your job performance skills will improve, benefiting you, your unit, and the
Marine Corps.

Semper Fidelis!
MCI Course 4134A 1-1 Study Unit 1
STUDY UNIT 1
THE ENDOCRINE SYSTEM
Overview

Scope The endocrine system consists of structures called glands that produce
substances called hormones to regulate various bodily functions.

The actions and the mechanisms of various hormones are diverse. Hormones
can affect almost every physiological function in the body, including cellular
transport, enzyme synthesis, cell growth, protein synthesis, cell metabolism,
and reproductive function. The close association of hormones to the nervous
system also makes the neural-endocrine system potentially one of the most
important physiological systems, with regard to training adaptations.

Certain types of fitness training dictate different hormonal responses.
Understanding this natural hormonal activity that takes place in the body is
fundamental to the design of a successful physical fitness program and
physical performance.

In This Study
Unit
The following lessons are in this study unit:

Lesson See Page
Endocrine Anatomy 1-3
Hormones and Exercise 1-9

MCI Course 4134A 1-2 Study Unit 1





















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MCI Course 4134A 1-3 Study Unit 1, Lesson 1
LESSON 1
ENDOCRINE ANATOMY
Introduction

Scope Glands are located throughout the body and release dozens of hormones that
impact exercise and performance. This lesson will focus on the anatomy of
the glands and an overview of some of the hormones that they produce and
how they respond to exercise.

Learning
Objectives
Upon completion of this lesson, you should be able to

Identify the major glands of the endocrine system.

Identify the definition of a hormone.

Identify the characteristics of a hormone.

In This Lesson The following topics are in this lesson:

Topic See Page
Introduction 1-3
Endocrine System Glands 1-4
Hormones 1-5
Lesson 1 Exercise 1-6

MCI Course 4134A 1-4 Study Unit 1, Lesson 1
Endocrine System Glands

Major Glands Some of the major glands found in the body are shown below.





Pineal
Gland
Thyroid Gland
Adrenal Glands
Ovaries
(women)
Pituitary
Gland
Thymus
Pancreas
Testes
(men)
MCI Course 4134A 1-5 Study Unit 1, Lesson 1
Hormones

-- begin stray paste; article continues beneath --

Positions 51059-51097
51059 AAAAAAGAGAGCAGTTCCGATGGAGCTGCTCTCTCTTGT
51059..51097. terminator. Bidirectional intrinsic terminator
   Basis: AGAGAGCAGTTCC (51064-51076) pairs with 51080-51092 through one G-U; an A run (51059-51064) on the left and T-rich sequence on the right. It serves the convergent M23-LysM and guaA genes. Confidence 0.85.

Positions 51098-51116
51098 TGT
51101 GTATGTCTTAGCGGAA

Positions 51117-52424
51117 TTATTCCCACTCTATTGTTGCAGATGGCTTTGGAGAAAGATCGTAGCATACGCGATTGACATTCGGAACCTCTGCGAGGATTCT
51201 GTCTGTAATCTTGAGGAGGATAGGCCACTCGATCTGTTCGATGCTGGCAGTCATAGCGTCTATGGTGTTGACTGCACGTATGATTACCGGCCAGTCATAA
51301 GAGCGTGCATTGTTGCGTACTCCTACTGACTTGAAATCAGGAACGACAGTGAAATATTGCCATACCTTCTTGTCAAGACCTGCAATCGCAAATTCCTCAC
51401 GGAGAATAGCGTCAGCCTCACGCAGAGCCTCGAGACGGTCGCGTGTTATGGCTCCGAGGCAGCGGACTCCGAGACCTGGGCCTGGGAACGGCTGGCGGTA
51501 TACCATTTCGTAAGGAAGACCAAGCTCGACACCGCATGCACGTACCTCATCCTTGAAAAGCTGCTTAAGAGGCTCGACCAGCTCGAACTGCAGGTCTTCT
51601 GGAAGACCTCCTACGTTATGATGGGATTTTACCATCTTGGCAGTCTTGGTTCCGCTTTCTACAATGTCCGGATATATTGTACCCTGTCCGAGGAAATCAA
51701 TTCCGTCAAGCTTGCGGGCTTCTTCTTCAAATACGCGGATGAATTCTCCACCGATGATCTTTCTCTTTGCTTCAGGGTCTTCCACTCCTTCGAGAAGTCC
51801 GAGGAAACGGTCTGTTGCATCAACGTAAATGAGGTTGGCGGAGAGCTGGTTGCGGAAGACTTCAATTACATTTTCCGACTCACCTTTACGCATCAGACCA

Definition Hormones are biologically active chemicals produced by the endocrine
glands. Hormones can impact health, nutrition, and physical performance.

Characteristics Hormones include the following characteristics:

Affect a specific target organ or tissue
Release via a chemical signal sent by the target organ or tissue
Turn production on and off by signals from the body; a feedback system
Affect the metabolism of target organs that affects the total body
metabolism, growth, and reproduction

Description The table below lists several of the glands of the body, hormones created by
that particular gland, and the action of that hormone:

Gland Hormone Hormone Action
Thyroid Thyroxine Increases rate of cell metabolism
Adrenal Epinephrine
Norepinephrine
Increases skeletal blood flow
Constricts arteries and veins
elevating blood flow
Ovaries Estrogen Promotes development and
characteristics of female sex organs
Testes Testosterone Promotes uptake and characteristics
of male sex organs
Pancreas Insulin Promotes the development of
glucose (sugars used for muscle
fuel)
Pituitary Growth Hormone Promotes development of all body
tissues up through maturation
Pineal Melatonin Communicates information about
environmental light to various parts
of the body
Thymus Thyroxin Influences metabolic rate, growth,
and development

MCI Course 4134A 1-6 Study Unit 1, Lesson 1 Exercise
Lesson 1 Exercise

Directions Complete items 1 through 3 by performing the action required. Check your
answers against those listed at the end of this lesson.

Item 1 Using the diagram below, identify the major glands of the endocrine system.



a. __________________
b. __________________
c. __________________
d. __________________
e. ___________________
f. ___________________
g. ___________________
h. ___________________
Continued on next page
a
h
g
f
e d
c
b
MCI Course 4134A 1-7 Study Unit 1, Lesson 1 Exercise
Lesson 1 Exercise, Continued

Item 2 Define a hormone.

______________________________________________________________

______________________________________________________________

______________________________________________________________

Item 3 List the four characteristics of a hormone.

(1) __________________________________________________________

(2) __________________________________________________________

(3) __________________________________________________________

(4) __________________________________________________________
Continued on next page
MCI Course 4134A 1-8 Study Unit 1, Lesson 1 Exercise
Lesson 1 Exercise, Continued

Answers The table below lists the answers to the exercise items. If you have questions
about these items, refer to the reference page.

Item Number Answer Reference Page
1 (a) Pineal
(b) Thyroid
(c) Adrenal
(d) Ovaries (women)
(e) Testes (men)
(f) Pancreas
(g) Thymus
(h) Pituitary
1-4
2 Hormones are biologically
active chemicals produced by
the endocrine glands.
1-5
3 (1) Affects a specific target
organ or tissue
(2) Releases hormones via a
chemical signal sent by
the target organ or tissue.
(3) Production is turned on
and off by signals from